April 21, 2014
by James Wigderson
Special Guest Perspective for the MacIver Institute
In the age of Obama, sometimes who you know is more important than who you are. It turns out, that even works for the little guy trying to make heads or tails of Obamacare.
Vicky Hekkers is a resident of downtown Waukesha who worked in the health care field as a contract nurse. Now she has her real estate investments, a new internet venture to promote small cities, and her grandchildren to keep her busy.
Because of her age, Hekkers was in the state of Wisconsin’s “high risk” health insurance plan, HRISP. When she was told that it was ending as part of the changes in the state health care law to accommodate Obamacare, she wasn’t looking forward to the higher monthly premium costs and possibly losing her doctor.
Hekkers knew it was going to take a lot of time to sign up because it was such a mess. Hekkers also knew, “if you like your doctor you can keep him,” was not the reality for many people who were losing their insurance to be shifted onto Obamacare.
When she tried to sign up in December the system would not allow her to complete her application. Fortunately for her, Governor Scott Walker extended the state’s high risk insurance plan to April 1st until the Obamacare website mess could be straightened out. That was fine for Vicky, who only has a relatively short period of time until she turns 65 and qualifies for Medicare.
As the April 1st deadline approached, Hekkers again tried to sign up for Obamacare. Because Hekkers had been in the health industry, she knew someone at Wheaton Franciscan she could call to find out which Obamacare insurance carrier also had her doctor as part of the network.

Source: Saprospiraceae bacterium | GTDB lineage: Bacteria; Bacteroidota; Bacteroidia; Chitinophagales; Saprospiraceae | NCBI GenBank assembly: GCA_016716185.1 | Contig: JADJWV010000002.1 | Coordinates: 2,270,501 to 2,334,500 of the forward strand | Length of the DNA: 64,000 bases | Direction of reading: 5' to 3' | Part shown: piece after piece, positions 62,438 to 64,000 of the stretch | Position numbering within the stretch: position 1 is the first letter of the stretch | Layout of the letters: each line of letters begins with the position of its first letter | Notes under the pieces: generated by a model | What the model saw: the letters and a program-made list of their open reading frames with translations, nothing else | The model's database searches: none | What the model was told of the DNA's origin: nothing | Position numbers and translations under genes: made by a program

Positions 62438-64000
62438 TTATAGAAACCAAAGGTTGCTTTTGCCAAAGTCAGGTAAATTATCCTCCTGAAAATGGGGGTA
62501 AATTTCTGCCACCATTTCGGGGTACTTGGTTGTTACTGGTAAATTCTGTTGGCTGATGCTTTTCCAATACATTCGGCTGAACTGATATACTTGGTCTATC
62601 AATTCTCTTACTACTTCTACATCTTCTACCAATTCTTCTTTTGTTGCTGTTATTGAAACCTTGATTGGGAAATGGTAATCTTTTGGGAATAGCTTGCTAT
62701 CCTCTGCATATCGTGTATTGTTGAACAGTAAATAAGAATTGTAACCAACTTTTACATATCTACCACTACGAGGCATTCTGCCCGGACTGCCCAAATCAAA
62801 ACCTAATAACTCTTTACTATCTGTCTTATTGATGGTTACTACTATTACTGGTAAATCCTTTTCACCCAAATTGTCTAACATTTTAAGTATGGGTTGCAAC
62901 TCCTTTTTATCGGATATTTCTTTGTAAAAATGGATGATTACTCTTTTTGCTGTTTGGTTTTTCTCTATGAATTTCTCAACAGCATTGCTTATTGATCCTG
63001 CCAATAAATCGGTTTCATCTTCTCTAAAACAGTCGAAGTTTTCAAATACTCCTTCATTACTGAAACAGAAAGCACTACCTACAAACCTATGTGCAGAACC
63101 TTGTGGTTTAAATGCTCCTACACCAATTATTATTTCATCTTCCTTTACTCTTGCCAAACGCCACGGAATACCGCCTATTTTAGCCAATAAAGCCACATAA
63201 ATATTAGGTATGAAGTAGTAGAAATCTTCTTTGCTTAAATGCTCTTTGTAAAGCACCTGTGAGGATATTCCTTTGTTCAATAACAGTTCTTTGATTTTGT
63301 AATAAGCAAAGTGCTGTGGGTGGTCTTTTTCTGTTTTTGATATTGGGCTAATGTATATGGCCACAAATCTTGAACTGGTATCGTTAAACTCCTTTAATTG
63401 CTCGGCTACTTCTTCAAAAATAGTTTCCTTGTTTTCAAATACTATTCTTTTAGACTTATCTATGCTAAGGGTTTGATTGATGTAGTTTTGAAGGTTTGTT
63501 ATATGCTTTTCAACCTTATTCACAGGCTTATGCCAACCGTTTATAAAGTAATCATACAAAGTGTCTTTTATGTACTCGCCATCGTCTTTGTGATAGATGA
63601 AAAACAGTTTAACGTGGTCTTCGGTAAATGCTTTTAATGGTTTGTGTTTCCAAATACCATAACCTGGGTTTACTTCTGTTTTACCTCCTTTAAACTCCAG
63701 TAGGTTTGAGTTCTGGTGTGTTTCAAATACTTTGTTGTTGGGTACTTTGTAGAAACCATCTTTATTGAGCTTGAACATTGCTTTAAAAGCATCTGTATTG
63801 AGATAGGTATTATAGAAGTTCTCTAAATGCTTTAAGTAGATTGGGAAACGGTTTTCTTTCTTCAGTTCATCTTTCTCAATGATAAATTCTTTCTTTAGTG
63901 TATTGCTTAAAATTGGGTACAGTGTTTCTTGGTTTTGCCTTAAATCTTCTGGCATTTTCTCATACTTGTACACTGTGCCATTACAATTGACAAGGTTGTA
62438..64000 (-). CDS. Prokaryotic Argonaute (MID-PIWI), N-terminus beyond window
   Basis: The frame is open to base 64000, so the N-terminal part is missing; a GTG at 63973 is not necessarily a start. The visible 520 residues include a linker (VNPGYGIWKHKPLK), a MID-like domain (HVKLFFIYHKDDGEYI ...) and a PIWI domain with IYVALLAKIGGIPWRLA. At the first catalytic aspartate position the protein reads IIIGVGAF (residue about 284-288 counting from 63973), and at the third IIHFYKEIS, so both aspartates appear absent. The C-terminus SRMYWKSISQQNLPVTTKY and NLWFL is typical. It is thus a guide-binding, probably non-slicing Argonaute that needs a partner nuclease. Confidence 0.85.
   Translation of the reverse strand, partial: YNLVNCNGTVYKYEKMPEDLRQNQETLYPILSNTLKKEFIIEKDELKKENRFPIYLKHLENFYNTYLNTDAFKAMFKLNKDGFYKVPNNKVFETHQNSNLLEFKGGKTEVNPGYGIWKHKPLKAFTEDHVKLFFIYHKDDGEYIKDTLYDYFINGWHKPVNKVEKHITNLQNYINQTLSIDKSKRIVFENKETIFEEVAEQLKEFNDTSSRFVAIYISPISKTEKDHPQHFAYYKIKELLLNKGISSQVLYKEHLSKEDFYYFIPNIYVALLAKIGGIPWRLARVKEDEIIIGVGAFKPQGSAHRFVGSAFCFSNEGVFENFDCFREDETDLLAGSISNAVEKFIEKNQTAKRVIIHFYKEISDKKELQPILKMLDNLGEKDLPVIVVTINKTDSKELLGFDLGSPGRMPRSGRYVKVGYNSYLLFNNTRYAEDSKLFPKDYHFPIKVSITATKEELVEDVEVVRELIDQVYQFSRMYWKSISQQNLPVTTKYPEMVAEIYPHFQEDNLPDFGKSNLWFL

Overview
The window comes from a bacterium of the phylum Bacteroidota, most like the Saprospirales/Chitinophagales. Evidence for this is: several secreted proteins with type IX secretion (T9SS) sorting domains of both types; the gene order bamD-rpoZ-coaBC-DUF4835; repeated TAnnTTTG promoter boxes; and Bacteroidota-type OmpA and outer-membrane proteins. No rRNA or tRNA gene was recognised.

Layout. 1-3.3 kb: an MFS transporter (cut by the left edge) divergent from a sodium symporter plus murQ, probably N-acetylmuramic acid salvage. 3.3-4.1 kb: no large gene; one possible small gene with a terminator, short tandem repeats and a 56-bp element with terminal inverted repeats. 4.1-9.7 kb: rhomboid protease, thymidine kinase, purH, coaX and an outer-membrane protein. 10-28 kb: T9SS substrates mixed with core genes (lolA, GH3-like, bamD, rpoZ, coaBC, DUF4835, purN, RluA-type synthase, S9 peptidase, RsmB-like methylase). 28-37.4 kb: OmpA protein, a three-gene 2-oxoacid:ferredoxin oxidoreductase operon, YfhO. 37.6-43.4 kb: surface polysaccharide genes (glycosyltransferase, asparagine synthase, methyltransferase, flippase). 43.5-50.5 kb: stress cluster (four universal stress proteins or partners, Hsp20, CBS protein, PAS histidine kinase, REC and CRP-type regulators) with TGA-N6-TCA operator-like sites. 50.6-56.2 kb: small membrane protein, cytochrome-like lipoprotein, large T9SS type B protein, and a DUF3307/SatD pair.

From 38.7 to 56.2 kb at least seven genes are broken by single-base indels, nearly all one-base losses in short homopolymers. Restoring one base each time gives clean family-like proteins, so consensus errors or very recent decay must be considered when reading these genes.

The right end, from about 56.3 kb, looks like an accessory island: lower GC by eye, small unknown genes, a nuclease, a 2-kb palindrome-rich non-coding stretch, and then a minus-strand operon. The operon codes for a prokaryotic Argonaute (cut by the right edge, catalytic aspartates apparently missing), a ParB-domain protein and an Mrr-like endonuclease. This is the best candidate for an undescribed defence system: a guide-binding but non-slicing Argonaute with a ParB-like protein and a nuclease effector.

When she signed up for the insurance plan, Molina, she thought it was odd how few questions she was asked by the insurance carrier on the Obamacare exchange website. “They didn’t ask about my health at all,” she said. “They didn’t ask a whole lot of anything. Which plan did I want and how much was I going to pay?”
But she was signed up and she sent her check to Molina, so she waited (somewhat nervously) for the confirmation to be mailed to her.
When she finally got her confirmation on April 7th, Hekkers was surprised to see she had been automatically assigned to a clinic. The clinic was not near her home in Waukesha, or even in Brookfield or Pewaukee. She was assigned to a clinic on 16th street in Milwaukee. Of course, that meant that even though she had picked an insurance plan that had her doctor as part of the network, he was no longer her primary physician.
Molina insurance requires their customers to designate a primary care physician. However, because the form on the internet did not have a space for picking her primary care physician, Hekkers was automatically assigned to the clinic on 16th street in Milwaukee.
“I wasn’t panicking. I just thought it just was ridiculous,” she said.
Hekkers was also surprised it was even an issue. “I had no idea that they were going to be assigning doctors and clinics.” She assumed that it was just going to be like an HMO, and as long as she was “in network” she would be fine.
When Hekkers contacted her friend at Wheaton Franciscan, she found out that the system was supposed to assign her geographically to a primary care clinic. However, there was a “snafu” and people were being assigned randomly.
Fortunately her friend was able to contact the president of the insurance company to straighten out Hekkers’ coverage. But had she not known someone behind the scenes, would she have been able to get her doctor situation fixed?
“Oh my god. Sooner or later,” she said. “But it would have taken a long time, probably, because it had to get to the top.”
Hekkers was able to keep her doctor only because of her connections in the health care industry. The alternative was to cross her fingers and hope that if she needed a doctor, the doctor assigned to her would be able to take care of her.
That’s not the kind of hope and change Americans were promised with Obamacare.